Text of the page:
Troubleshooting Issues on iOS

Overview

When your game becomes unresponsive it may be due to a JavaScript exception. Check the JavaScript logs (see below) to figure out what caused the problem.

Using iOS Devices

General knowledge of how to use iOS devices is helpful while solving game problems:

Uninstalling Games

To uninstall a game on iOS:

  1. Navigate to the home screen.
  2. Tap and hold on the game icon until the icon starts to shiver.
  3. Tap the (X) that appears and tap [Delete].
  4. Press the Home button to exit the delete mode.

Force-Quitting Games

To force-quit a game on an iPad:

  1. Tap the Home button to return to the home screen.
  2. Double-tap the Home button, revealing an icon list at the bottom.
  3. Tap and hold on the game icon in the revealed list at the bottom until the icon starts to shiver.
  4. Tap the (-) that appears to force-quit the game.
  5. Tap the Home button to exit the force-quit mode.
  6. Tap the Home button again to return to the home screen.

Watching JavaScript Logs

JavaScript logs are generated when you use console.log from within your code, and the Game Closure DevKit will also write out helpful messages that may point you in the right direction.

When building with Xcode, the logs will scroll in the Debug area at the bottom of the Xcode project window in the right-side tab.

When the Xcode debugger is detached you can still view the logs of a connected device using the Organizer, which may be accessed from the Window menu. Select the devices tab in the Organizer and scroll down the list of devices to select the “Console” item under the device you have connected.

JavaScript Freezes

If your JavaScript game freezes up, it can be due to either an Exception, or a Memory Leak. To figure out which problem it is, follow instructions above to watch the JavaScript logs.

If you see an exception trace in the log then it will contain information about which source file and line caused the error. You may want to use the remote JS debugger to set a breakpoint a little before the exception line so that you may fully inspect the code state from the comfort of your desktop. You can also turn on break-on-exception to cause the debugger to halt at the line where the exception occurs.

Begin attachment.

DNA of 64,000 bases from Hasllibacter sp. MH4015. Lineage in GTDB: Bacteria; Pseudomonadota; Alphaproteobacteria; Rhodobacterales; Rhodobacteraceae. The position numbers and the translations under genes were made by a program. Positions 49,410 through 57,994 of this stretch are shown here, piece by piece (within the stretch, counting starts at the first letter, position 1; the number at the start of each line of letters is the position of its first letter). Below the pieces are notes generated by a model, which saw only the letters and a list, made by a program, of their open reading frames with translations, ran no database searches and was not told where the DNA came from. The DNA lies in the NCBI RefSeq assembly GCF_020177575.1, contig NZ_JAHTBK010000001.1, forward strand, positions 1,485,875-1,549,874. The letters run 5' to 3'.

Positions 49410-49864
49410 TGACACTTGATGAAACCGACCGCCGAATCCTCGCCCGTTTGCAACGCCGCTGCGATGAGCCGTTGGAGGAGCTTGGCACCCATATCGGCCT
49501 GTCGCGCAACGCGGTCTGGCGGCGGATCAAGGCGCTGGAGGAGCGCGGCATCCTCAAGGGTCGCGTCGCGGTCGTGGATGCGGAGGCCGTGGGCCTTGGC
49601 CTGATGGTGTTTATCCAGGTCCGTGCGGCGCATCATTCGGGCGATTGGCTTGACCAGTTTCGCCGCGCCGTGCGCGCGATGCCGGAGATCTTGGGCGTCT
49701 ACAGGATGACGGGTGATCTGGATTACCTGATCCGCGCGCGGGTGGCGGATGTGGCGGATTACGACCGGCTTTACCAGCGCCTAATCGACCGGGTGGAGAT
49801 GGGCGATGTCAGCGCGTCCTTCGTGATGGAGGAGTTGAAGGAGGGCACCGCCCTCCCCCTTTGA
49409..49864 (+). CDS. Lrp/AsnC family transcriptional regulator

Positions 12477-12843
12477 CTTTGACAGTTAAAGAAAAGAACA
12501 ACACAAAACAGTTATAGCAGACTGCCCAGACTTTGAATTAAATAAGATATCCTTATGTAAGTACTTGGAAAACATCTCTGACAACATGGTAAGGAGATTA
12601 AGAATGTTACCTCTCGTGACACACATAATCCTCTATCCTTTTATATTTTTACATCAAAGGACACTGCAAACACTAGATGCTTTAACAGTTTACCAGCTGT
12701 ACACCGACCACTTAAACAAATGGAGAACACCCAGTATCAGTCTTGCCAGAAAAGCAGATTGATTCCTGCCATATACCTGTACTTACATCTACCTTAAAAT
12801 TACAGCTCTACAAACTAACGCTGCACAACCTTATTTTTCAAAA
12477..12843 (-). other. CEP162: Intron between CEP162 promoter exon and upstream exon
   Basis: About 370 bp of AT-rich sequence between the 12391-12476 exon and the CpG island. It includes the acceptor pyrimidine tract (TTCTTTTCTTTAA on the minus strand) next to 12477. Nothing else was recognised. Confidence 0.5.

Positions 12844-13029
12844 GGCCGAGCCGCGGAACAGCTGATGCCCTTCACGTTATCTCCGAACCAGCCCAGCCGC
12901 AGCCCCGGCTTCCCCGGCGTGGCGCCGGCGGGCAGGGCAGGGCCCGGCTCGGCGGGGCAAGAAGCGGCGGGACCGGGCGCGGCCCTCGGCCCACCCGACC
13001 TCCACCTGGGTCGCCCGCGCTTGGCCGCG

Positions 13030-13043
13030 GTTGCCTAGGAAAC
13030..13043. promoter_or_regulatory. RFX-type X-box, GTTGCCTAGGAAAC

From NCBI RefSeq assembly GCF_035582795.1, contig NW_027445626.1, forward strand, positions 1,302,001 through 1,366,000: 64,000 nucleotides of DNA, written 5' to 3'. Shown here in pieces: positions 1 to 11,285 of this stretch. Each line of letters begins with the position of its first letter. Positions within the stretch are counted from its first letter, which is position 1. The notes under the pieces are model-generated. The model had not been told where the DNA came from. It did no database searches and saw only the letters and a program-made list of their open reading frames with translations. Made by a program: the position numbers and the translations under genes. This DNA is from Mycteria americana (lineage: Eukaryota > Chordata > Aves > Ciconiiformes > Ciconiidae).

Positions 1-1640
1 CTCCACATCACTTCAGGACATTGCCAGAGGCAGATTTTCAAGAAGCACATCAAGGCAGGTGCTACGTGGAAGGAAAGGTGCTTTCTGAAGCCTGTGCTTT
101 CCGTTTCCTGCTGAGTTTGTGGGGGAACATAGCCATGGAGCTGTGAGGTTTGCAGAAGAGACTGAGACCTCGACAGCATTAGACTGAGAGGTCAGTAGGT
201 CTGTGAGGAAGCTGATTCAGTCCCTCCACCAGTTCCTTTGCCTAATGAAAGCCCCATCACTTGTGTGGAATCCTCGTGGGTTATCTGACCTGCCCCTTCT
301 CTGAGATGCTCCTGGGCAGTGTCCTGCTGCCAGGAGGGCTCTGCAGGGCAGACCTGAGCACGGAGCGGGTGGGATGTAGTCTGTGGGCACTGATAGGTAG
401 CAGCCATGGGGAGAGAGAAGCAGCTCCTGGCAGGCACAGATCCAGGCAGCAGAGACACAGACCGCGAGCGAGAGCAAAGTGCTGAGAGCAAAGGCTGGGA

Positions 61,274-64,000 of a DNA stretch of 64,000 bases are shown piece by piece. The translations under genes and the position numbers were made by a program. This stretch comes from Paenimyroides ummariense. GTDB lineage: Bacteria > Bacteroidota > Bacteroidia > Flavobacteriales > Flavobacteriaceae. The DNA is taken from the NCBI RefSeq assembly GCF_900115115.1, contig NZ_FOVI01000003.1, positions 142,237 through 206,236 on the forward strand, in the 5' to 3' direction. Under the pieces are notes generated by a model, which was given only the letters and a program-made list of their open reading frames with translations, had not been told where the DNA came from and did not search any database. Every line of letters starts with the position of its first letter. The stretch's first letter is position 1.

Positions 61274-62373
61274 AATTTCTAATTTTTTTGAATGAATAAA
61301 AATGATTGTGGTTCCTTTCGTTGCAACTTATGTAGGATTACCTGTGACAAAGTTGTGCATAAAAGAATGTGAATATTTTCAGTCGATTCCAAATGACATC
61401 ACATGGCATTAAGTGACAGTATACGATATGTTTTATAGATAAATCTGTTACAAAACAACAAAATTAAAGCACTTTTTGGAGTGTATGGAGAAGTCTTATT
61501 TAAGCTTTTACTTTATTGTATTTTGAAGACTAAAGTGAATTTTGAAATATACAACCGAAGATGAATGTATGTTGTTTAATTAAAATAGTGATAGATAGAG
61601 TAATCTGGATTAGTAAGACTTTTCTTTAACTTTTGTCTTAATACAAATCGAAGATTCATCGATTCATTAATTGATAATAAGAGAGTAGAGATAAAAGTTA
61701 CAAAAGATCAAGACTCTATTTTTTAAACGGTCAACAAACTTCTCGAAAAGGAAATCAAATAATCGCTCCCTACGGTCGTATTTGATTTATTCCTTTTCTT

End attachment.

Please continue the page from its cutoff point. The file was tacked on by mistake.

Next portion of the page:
If you see “JavaScript error out of memory” at the console then you probably have a memory leak. The best way to debug this sort of issue is to back off to using just your browser for development. Chrome has the best heap profiler available, and you can use it to find and fix JavaScript memory leaks.

Sound Problems

On iOS you cannot play .OGG audio, so ensure that your sound files are in .MP3 format as discussed in the audio production guide. With the Game Closure DevKit, you can easily support both .OGG for Android and .MP3 for iOS by having two copies of each sound file. When building, devkit will take the .OGG version when it can be used on the target platform (Android for example) and will fall back to the .MP3 extension version if needed (iOS). Inside your game, name your sound files with a .MP3 extension rather than .OGG.

On iOS devices there is a switch that can mute audio, so make sure that did not get flipped by accident.

There is also a hidden audio menu that you can access by double-tapping the Home button and swiping the bottom icon ribbon that appears to the right. Verify that the audio controls do not have sound muted there.

Custom TrueType Fonts Not Working

On iOS, it is crucial that custom fonts do not have the same name as a default system font. A complete list of default iOS fonts is available at iosfonts.com.

Make sure that you have included the .TTF (TrueType Font) file under ./resources/fonts in your game directory.

Inside your game you can reference the font by one of the names inside the font file. For best interoperability, the .TTF file name should also match one of the names inside the font file. For example:

    var textview = new TextView({
        superview: this.view,
        layout: "box",
        text: "Hello, world!",
        fontFamily: "Arial Black",
        size: 50,
        verticalAlign: "top",
        color: "#00ffff",
        width: 500,
        height: 20,
        x: 200,
        y: 100,
        backgroundColor: "#ff7733"
    });

Device Communication Failures

Sometimes Xcode will be unable to communicate with the device. First attempt to Stop the Xcode process and restart it. Uninstall your game. Then restart Xcode and try reinstalling.

If this doesn’t help, rebooting the iOS device is sometimes the only option to restore communications. This mainly seems to happen when breaking connection while using native breakpoints in Xcode. For particularly bad lockups, holding down the home + top button together for a few seconds will cause the phone to power off.

EMFILE Release Build Failures

The release builds open a lot of files during the JavaScript code compression step. If you see “Error: EMFILE, too many open files” in your build log then you should run this command at a console: sudo ulimit -S -n 2048 to increase the open file limit.

Advanced: Debugging Native Code

If the native DevKit code is crashing and you want to help looking into the issue, then you will want to go into the Build Settings for the Xcode project and change some options to enable debugging:

  • Generate Debug Symbols: Yes
  • Link-Time Optimization: Yes
  • Optimization Level: None [-O0]
  • Unroll Loops: No

Be sure to turn this off again for your release builds for maximum performance! And thanks in advance!